What is now known about the Penn State Football program coach scandal is recorded in the following time-line (from the New York Daily News):
I have mixed (unresolved?) feelings about the violence associated with severe contact sports like football. As an adolescent, I didn't possess the physical strength and stamina to pursue heavy contact sports, and by the time I did as an adult, I was well beyond the point at which I might have engaged in such activities. You have to be driven, as well as physically capable, to play football or even basketball competitively at the high school or college level, and I was never motivated sufficiently in that direction.
Nevertheless, like most Americans, I have some interest in professional sports, and vicariously participate (as a fan) in the excitement and interest which the competition generates. Am I a little less than proud of this interest? Do I think I could spend my time more wisely? Do I have some personal stake in the perpetuation of the big money generated, and serious risk of injury, which are integral parts of professional football? Without a doubt. Much of what people do isn't rational, or practical. Professional sports is an entertainment. People crave it. Ultimately, it doesn't do society much good--despite the claims that are made for its charitableness, or the building of character, or as a demonstration project for the teaching of courage, cooperation or other supposed personal values.
Over the 20th Century, college sports grew from a modest pastime into a very big business. The division between (amateur) college and professional sports has become very vague indeed. The system of "athlete scholars" is mostly an open joke in our society. No one believes that college athletics is designed to turn out "well-rounded" individuals who improve their bodies along with their minds. That's all become a myth, if it ever had any validity to begin with. As fas as the career potential of college athletics goes, precious few of those who participate realize any permanent return on their investment. For the major market teams, college players are participating, unpaid, in a financial investment scheme designed to exploit them for the benefit of the institutions they nominally "attend."
The value of such programs to the financial stability of the institutions which run them, especially in a time of scarcening public resources for state supported schools, is obvious. Penn State receives tens of millions of dollars each year from its football team revenues--ticket sales, promotions, and media contracts. Would a wholesale repudiation of such support bring about some useful "cleansing" of the conscience(s) of the colleges which participate in this system? Having allowed this system of support to grow into the huge money machine it now is, should it be dismantled because of a minor morals scandal at a single institution?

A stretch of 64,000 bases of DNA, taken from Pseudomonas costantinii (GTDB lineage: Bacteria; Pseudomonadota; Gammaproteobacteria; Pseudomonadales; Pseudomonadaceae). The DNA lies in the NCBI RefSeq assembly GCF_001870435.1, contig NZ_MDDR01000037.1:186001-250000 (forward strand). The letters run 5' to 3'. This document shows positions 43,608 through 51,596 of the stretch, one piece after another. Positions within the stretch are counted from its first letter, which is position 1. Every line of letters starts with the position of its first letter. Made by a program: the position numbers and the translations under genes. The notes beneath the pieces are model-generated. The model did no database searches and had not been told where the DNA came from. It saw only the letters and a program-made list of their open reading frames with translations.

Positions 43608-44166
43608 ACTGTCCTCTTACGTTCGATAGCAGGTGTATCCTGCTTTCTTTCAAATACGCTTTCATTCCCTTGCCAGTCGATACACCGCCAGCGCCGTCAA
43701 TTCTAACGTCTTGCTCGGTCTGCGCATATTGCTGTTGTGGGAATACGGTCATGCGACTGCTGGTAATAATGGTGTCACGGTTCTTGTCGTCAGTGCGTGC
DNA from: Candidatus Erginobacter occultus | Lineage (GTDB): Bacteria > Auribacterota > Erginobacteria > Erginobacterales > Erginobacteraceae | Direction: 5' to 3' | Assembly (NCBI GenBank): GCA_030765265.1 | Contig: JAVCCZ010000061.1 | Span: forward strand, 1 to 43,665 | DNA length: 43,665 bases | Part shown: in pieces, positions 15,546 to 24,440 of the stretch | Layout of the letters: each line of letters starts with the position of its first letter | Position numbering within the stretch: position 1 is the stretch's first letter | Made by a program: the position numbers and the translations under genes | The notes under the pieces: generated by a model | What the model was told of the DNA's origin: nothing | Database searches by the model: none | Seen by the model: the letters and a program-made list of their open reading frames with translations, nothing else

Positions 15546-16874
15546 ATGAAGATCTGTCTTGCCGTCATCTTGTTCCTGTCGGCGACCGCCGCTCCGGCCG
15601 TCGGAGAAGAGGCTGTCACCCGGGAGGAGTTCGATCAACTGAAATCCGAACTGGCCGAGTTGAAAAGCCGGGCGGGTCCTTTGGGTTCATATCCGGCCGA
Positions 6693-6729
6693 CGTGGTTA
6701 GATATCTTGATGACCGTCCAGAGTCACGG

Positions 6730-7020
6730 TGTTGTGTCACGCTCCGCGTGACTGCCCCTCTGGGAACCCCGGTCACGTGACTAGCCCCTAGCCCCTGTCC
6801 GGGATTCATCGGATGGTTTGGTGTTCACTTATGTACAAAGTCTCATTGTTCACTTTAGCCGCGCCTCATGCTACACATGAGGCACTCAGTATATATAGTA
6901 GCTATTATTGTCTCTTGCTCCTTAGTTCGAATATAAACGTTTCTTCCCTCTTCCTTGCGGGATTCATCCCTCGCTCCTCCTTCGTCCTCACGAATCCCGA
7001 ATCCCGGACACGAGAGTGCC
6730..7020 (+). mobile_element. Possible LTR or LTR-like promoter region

What we have in the Sandusky case, is a retired coach who was allowed to use university property to lure young boys into a safe neutral location where he could interact with them in ways that might not be seen or interpreted as suspicious or questionable. That he was seen, out in the open, by employees of the facilities where these incidents took place, suggests that he may have felt he had "cover" or that what he was doing might conceivably pass as edgy, but not clearly illegal.
Pedophiles, according to the psychological history of diagnosis, tend to want to see themselves merely as expressing or experiencing "affection" as a way of defending their abnormal tendencies. Sandusky appears to have been a chronic, classic pedophile, with a long history of interactions. At some point, perhaps as early as the mid-1990's, Sandusky's problem had begun to be known. My speculation is that people who worked with him, including his boss Joe Paterno, certainly were aware of his tendencies. They knew he craved young boys, and a lot of people have to have known that his charity, Second Mile, was at least partly a cover for his interest, and a conduit to access to vulnerable boys. So this problem didn't just begin in 2002.
This is where the issue becomes cloudier. If Paterno knew that Sandusky was a pedophile, he might have been content to let Sandusky retire, and he may have hoped that Sandusky's activity would no longer be "associated" with the football program, or the University itself. Imagine what may have been going through Paterno's mind: Indeed, it's not been publicly speculated upon, but it's possible that Paterno even discussed the matter with Sandusky, and warned him, or threatened him with exposure, if he didn't stop using university athletic facilities to do it. Paterno had decades of his life invested in the high profile, successful football program. He has to have known that if and when Sandusky's activities were outed, he (Paterno), the team, and the university all would come under severe fire. Paterno was a football coach, not a lawyer. He may have thought he had no direct responsibility, lawful or otherwise, to make something like that public. We don't know what his personal take on homosexuality was, or how he might have viewed what Sandusky was doing. He may have thought it troublesome, but not rising to the level that would justify jeopardizing the school athletics program(s), the team, and his own career and reputation, by being a whistle-blower.